‘My life was changed by a stranger’s kindness’

Monique Treder knows what it feels like to be touched by kindness.

In 2012, Monique was struggling with a new hometown, post-natal depression and loneliness, when her life was irrevocably changed by the kindness of a stranger.

“We had moved to Wellington, in New Zealand, from Sydney for my husband’s work and I had my first child and then my second child just 13 months later,” she told MedAdvisor.

“My husband’ family was there, but I didn’t have my circle of girlfriends around me. My husband was working really hard to keep the family going, and I missed my friends.

“It was a really bad time for me and there was just no one I could have a wine with, there was no shoulder to cry on, and that was what I needed.”

Then someone she had met briefly through playgroup did something remarkable.

“She turned up at my door with a spinach and ricotta cannelloni that she had baked,” Monique recalls.

“I was beside myself and ended up crying. She had two of her own children, was pregnant with a third, and I was so touched that she did something like his.

“She could obviously see that I was struggling.”

It was an experience that impacted her greatly, and Monique started wondering if she could do that for other people

A few years later she launched her Happetite business that delivers her homemade cooking straight to people’s doors. Instead of sending flowers, you can send a comfort meal to someone struggling with grief, a new baby or “just because”.

“When you’re stressed, the first thing that disappears is the home-cooked meal — you don’t have time to shop and cook from scratch — and yet that is exactly what you need,” she says.

Today, Wednesday, marks World Kindness Day, which asks us all to take a step back and consider ways we could be kinder to each other — whether it is turning up at someone’s door with a casserole or simply not getting angry at others in traffic.

It’s good for society and it makes individuals feel good too, with research showing that kindness is inextricably bound up with personal happiness.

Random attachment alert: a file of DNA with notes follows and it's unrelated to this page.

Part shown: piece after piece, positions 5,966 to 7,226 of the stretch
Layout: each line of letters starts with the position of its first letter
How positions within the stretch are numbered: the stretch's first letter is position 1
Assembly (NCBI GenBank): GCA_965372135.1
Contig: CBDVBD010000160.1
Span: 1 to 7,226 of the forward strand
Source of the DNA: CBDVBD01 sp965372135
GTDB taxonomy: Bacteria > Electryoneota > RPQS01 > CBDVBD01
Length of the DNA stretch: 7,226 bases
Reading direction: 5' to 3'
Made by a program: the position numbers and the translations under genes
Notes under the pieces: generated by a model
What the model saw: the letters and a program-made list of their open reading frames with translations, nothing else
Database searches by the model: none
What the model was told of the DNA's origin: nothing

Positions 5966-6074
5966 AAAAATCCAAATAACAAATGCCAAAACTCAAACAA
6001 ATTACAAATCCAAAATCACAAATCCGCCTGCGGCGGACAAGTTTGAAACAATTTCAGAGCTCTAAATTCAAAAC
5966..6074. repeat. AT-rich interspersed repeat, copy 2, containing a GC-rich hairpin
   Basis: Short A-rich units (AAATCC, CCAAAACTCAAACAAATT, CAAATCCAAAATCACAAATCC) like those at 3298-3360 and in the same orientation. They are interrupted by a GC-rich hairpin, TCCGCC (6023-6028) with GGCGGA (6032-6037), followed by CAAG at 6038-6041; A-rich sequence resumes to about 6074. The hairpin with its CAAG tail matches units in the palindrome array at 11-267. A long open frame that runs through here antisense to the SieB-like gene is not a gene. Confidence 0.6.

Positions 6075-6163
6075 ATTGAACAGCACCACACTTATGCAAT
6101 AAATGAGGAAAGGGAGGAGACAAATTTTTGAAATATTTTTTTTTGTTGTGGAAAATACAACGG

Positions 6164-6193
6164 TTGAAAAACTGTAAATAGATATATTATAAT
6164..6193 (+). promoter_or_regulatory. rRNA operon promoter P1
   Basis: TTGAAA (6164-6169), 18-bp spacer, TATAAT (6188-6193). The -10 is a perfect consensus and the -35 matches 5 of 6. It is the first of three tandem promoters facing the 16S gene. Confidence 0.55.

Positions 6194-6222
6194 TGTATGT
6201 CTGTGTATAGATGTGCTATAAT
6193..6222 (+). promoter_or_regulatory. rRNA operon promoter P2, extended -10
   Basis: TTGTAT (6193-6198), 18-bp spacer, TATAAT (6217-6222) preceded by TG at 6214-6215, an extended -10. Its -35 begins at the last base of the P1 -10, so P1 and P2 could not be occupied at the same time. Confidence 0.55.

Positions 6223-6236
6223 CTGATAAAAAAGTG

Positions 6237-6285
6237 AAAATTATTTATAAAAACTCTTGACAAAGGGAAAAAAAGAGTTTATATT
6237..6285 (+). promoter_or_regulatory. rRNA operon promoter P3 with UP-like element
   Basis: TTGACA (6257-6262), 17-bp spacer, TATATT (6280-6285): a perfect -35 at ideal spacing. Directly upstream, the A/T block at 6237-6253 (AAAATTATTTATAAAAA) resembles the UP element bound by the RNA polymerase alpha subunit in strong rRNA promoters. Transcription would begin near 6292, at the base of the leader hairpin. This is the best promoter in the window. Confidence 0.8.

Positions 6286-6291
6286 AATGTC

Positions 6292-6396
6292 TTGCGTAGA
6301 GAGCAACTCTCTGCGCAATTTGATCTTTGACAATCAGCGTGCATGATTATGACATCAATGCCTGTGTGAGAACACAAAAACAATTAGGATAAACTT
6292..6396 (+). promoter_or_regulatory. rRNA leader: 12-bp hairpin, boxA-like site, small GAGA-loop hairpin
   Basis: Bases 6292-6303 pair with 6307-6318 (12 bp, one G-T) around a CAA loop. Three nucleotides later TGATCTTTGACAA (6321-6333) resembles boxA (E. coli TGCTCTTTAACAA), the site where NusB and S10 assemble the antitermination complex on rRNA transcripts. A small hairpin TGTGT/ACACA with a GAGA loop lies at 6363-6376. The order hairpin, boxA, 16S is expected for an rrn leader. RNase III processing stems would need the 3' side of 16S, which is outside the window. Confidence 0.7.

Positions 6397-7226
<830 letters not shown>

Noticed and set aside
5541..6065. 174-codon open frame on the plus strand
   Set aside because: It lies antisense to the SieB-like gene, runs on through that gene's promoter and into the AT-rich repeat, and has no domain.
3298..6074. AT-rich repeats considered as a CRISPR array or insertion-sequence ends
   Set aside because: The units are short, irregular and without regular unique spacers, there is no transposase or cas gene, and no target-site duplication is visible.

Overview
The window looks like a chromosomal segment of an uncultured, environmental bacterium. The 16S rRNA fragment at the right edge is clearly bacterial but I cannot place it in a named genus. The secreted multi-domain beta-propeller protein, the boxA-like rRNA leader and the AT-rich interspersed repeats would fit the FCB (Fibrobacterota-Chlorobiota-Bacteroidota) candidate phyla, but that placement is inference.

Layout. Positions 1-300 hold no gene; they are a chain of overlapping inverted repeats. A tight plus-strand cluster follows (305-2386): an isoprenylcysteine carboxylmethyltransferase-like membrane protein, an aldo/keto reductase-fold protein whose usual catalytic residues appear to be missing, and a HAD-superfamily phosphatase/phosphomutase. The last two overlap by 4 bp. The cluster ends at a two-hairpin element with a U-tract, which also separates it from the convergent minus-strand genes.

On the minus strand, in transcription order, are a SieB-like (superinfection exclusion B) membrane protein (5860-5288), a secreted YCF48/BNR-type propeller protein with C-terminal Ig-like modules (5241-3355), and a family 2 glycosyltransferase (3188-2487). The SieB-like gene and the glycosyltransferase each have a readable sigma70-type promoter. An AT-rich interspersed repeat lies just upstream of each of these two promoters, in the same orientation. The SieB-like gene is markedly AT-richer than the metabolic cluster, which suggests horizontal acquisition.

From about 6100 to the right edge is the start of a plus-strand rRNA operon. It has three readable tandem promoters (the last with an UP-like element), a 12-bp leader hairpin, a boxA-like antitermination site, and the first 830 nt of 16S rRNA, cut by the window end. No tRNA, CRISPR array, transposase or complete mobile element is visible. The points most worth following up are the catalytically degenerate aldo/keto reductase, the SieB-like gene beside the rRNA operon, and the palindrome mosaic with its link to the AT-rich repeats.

A recent study by Oxford University discovered that observing or carrying out one kind act per day, for seven days, boosted happiness.

Interestingly, the study also found out that the more acts of kindness observed or committed, the happier people became.

Monique agrees and adds that her business brings her happiness simply by knowing she is helping to spread kindness.

“Sometimes when I am bogged down in admin I will go out and deliver the packages personally to remind me of why I am doing this.

“It’s very heartfelt, it’s very honest.”

Monique is not the only businesswomen to have tapped our essential need for human kindness.

Naomi Lambert started the global Cool to be Kind Project after having a hysterectomy at 32 that ended her chances of having children.

In a bid to lift her spirits and forge a more positive approach to life, Naomi took action and planted a series of cards urging random acts of kindness.

She received numerous emails in response from people telling her how the cards moved them to perform acts of kindness for strangers, and since then a global movement of “hidden cards” has been born.

“The movement gave me the chance to regroup and give back in ways I never thought possible, opening up kindness as another avenue to ‘self-care’ that is more valuable than going to get your nails done,” she says.

“I have seen first hand that values, previously considered ‘out-of-scope’, such as kindness, just might form part of the solution to some of our most intractable social problems.”

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This story was written by Johanna Leggatt. Johanna is an Australian journalist with more than 15 years’ experience in both print and online. She has worked across a wide range of subject areas, including health, property, finance, interiors, and arts.

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